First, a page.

A woman medical doctor, who was assaulted and badly injured by a dead patient’s brother in a Durban hospital in front of patients and staff, asked the court to be merciful and not to imprison the man, reports Sunday Tribune.
Instead, she asked that he be convicted on the grievous bodily harm charge, but to not receive direct imprisonment as punishment for his wrongdoing.
The matter was finalised in the Durban Regional Court this week, and concerned the 24 February 2020, attack on Dr Ayesha Tariq, which resulted in her having to undergo facial surgery and being out of work for nine months.
Zunaid Bux, the 43-year-old accused in the case, had blamed Tariq for the death of his sister, Somaya Bibi Sayed. In asking the court to show some mercy to Bux, Tariq said she took into consideration that the attack occurred shortly after her patient Sayed had died at the hospital, and Bux’s personal circumstances.
The incident had scarred Tariq emotionally and humiliated her as the assault took place at the Lenmed Nu-shifa Hospital.
Bux entered into a plea-and-sentencing agreement with the State, and pleaded guilty to the charge, expressing remorse for his actions, and also giving Tariq a written apology. He was sentenced to three years’ imprisonment – wholly suspended for five years – provided he does not commit a similar offence in that period, according to the Sunday Tribune.
Bux had shared a close bond with his sister, who had told her brother on the day in question about the “simple procedure” she was having at the hospital. She said she would be discharged the following day. Tariq, a specialist obstetrician and gynaecologist, was performing the procedure.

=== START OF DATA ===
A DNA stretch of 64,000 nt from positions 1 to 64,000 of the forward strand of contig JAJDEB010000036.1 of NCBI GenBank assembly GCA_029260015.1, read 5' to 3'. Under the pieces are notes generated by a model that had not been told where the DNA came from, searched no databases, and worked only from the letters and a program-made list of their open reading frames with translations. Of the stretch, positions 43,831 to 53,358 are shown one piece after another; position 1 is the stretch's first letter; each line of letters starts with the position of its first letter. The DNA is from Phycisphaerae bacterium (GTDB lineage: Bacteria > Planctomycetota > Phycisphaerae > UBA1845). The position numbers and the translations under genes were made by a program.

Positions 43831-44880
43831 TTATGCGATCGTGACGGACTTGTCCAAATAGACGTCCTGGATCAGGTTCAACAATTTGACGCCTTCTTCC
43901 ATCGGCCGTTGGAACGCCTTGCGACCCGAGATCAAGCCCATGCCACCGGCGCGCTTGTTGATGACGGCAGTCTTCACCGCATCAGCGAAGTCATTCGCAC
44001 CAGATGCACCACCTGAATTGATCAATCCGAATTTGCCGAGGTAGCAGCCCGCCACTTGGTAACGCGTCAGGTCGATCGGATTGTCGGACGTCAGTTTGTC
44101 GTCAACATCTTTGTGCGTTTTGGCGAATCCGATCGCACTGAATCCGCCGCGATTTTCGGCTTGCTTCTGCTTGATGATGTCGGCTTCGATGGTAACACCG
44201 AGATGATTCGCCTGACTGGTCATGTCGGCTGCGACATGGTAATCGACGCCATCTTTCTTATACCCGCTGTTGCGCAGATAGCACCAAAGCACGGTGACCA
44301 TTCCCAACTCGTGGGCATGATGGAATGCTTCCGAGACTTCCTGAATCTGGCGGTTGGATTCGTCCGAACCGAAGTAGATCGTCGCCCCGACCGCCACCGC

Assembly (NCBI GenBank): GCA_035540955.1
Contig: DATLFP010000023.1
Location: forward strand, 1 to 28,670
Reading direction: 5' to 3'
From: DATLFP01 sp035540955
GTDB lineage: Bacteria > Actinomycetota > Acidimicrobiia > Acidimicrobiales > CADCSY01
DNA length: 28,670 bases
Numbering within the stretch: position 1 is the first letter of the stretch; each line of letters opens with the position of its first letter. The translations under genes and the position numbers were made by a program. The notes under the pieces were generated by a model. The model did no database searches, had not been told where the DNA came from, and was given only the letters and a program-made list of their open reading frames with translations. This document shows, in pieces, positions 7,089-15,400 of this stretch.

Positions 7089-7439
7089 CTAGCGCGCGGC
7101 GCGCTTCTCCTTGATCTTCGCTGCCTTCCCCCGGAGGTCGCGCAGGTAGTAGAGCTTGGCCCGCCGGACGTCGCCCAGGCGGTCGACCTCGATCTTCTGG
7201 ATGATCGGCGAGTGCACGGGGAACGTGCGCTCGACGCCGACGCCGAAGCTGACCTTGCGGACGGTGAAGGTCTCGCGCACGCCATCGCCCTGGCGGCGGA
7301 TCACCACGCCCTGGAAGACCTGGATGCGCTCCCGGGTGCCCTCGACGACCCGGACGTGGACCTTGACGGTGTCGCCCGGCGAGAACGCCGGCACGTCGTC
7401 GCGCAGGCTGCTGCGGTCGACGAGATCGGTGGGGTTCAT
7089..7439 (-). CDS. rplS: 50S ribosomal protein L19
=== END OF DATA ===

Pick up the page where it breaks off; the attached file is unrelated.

Later that day, Bux was called by his brother-in-law to go to the hospital as “something had happened to his sister”, but he hadn’t given more details. When he learned his sister had died, he became frantic and emotional. He had shouted for the doctor, and when Tariq indicated she had performed the procedure, Bux asked why she had killed his sister. He then punched her in her face.
In his plea statement, Bux agreed his actions were wrong and he was responsible for Tariq’s injuries. He said he had two failed marriages, two sons, earned a meagre salary from transporting schoolchildren, was a volunteer at his mosque and a for a community-based organisation.
Previously he had suffered three heart attacks and had a quadruple heart-bypass in 2018. He said he was on chronic medication and receiving professional treatment for depression and anxiety. He said assaulting a woman went against the principles of his upbringing, and his prosecution was a “harsh and severe” lesson.
Prosecutor Ronitha Singh said Bux’s offences were a violation of Tariq’s physical and psychological integrity, and that the incident caused her to become fearful of her workplace. It had affected her professional profile and, during her nine months of recovery, she was unable to attend to her patients and lost income.
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